Recovering from losing all ssh access Ubuntu 16.04

So I managed to lock myself out of my own computer.

I installed mysecureshell and didn’t realize that it disables shell access, which was my only way to control the machine.

So what did I do?

  1. Recover the root password
    1. Boot into recovery mode
      1. Restart Ubuntu and when the Grub menu comes up
      2. Select Ubuntu “Advanced options”
      3. Then select “Drop to root shell prompt”
    2. Remount /
      mount -rw -o remount /
    3. Reset password
      sudo passwd
    4. Reboot
  2. Re-enable SSH
    1. Now you should be able to ssh remotely as root.  So ssh into the machine as root and provide the password
    2. vi /etc/ssh/sftp_config
    3. under the <Default> section make sure that you have the following
      Shell                   /bin/bash
    4. Restart mysecureshell
      service mysecureshell restart

When mysecureshell disables shell on Ubuntu 16.04…

When I installed mysecureshell to setup sftp for my Ubuntu 16.04 server, it decided to do a lot of other things like…disable ssh access.

I don’t know why they don’t tell you this in screaming caps to begin with.

But a quick look at the Shell directive ( reveals that indeed if you install mysecureshell, it will turn it off by default.

I’m not necessarily opposed to that as a practice but they should make that really obvious as it took me quite some time to figure out what it was that made mysecureshell turn it off in the first place.

I installed mysecureshell via apt-get and configure sftp but then suddenly I got:

$ ssh user@server
Welcome to Ubuntu 16.04.1 LTS (GNU/Linux 4.4.0-59-generic x86_64)

 * Documentation:
 * Management:
 * Support:

22 packages can be updated.
0 updates are security updates.

Last login: Thu Feb 2 01:27:02 2017 from
Shell access is disabled !Connection to server closed.

What gives?  I didn’t change SSH access…I added SFTP.  Or did I?  So yes, installing mysecureshell will in fact disable SSH access by default.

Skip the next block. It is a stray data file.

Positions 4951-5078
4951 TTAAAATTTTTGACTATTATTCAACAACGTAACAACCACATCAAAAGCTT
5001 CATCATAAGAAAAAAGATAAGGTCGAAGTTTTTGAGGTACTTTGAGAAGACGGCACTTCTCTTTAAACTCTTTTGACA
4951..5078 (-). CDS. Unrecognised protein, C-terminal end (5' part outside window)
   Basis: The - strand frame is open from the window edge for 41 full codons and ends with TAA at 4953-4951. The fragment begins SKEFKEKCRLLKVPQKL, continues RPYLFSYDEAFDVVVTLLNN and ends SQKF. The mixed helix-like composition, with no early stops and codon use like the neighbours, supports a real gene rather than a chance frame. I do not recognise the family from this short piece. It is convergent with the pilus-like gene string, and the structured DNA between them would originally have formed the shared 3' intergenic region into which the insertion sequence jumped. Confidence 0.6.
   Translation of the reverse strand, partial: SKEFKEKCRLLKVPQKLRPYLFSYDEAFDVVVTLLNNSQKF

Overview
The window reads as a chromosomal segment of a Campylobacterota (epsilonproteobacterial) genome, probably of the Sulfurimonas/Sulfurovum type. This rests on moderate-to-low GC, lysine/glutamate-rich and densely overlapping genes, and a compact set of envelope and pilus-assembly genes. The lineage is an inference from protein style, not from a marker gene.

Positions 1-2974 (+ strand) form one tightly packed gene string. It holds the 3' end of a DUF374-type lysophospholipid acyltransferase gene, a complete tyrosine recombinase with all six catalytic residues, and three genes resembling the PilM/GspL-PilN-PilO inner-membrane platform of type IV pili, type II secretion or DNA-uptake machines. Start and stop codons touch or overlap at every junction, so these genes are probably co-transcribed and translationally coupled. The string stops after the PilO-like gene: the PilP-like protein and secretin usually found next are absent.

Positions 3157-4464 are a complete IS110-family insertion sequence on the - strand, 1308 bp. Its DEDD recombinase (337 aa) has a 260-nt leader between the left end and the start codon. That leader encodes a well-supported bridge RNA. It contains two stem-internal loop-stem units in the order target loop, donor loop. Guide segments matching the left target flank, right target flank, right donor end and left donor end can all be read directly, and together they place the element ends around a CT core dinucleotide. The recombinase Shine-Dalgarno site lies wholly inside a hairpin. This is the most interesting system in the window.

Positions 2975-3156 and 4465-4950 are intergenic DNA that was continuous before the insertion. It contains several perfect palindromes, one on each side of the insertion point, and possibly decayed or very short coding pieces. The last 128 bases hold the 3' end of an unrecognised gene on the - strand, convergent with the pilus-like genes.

Adding the directive

Shell /bin/bash

to the <Default> parent tag will re-enable ssh access.

How to write html test reports while keeping console output for ScalaTest

Recently I decided that I wanted to have html reports of my ScalaTest unit tests.  What I didn’t realize was that it would *remove* my console output!

When I first added html reports, I discovered that the required a dependency I wasn’t aware of: pegdown.


Adding html reports was as easy as setting it in the testOptions:

(testOptions in Test) += Tests.Argument(TestFrameworks.ScalaTest, "-h", "target/report")

As I mentioned above, this caused the following error:

java.lang.NoClassDefFoundError: org/pegdown/PegDownProcessor

So I added the latest version of PegDown to my build.sbt and set its scope to test:

"org.pegdown" % "pegdown" % "1.6.0" % "test"

But then I discovered that I wasn’t getting any console output for my tests!

The answer is to simply add both to your testOptions sequence:

testOptions in Test ++= Seq(Tests.Argument(TestFrameworks.ScalaTest, "-o"), Tests.Argument(TestFrameworks.ScalaTest, "-h", "target/test-reports"))


How to create an enumeration in Scala with custom values and names

There has been some back and forth about whether Scala devs should even be creating enumerations to begin with.  (

But in the case you wanted to, here’s how to do it:

object MyEnumeration extends Enumeration {
  type MyEnumeration = Value
  val First = Value(1, "Custom Name")
  val Second = Value(2, "Custom Name2")
  val Third = Value(3, "Custom Name3")

Happy Coding!


How to suppress Scalastyle rules

Sometimes Scalastyle will bark at you for reasons that aren’t always constructive.  For example, the magic number rule is generally a good one except when you are trying to create an enumeration with a particular indexing.  Because Scala will automatically 0-base the enumeration entries, if you wanted to 1-base them, you will need to reindex them.  But then this means you need to set them as below:

object MyEnumeration extends Enumeration {
  type MyEnumeration = Value
  val `First` = Value(1)
  val `Second` = Value(2)
  val `Third` = Value(3)

As you can see, the numbers 1, 2, 3 are considered ‘magic numbers’.

So the way to suppress the rule is to a) find the offending rule id (in this case magic.number) then b) make the following change:

object MyEnumeration extends Enumeration {
  // scalastyle:off magic.number
  type MyEnumeration = Value
  val `First` = Value(1)
  val `Second` = Value(2)
  val `Third` = Value(3)
 // scalastyle:on magic.number

Happy coding!

How to set up a git commit message template

  1. Create a template in your user directory. Name the file .gitmessage
    vi ~/.gitmessage
  2. Add the following as your template:
     [commit message title]
     Test Plan:
  3. Then set it as part of your global configuration:
    git config —global commit.template = ~/.gitmessage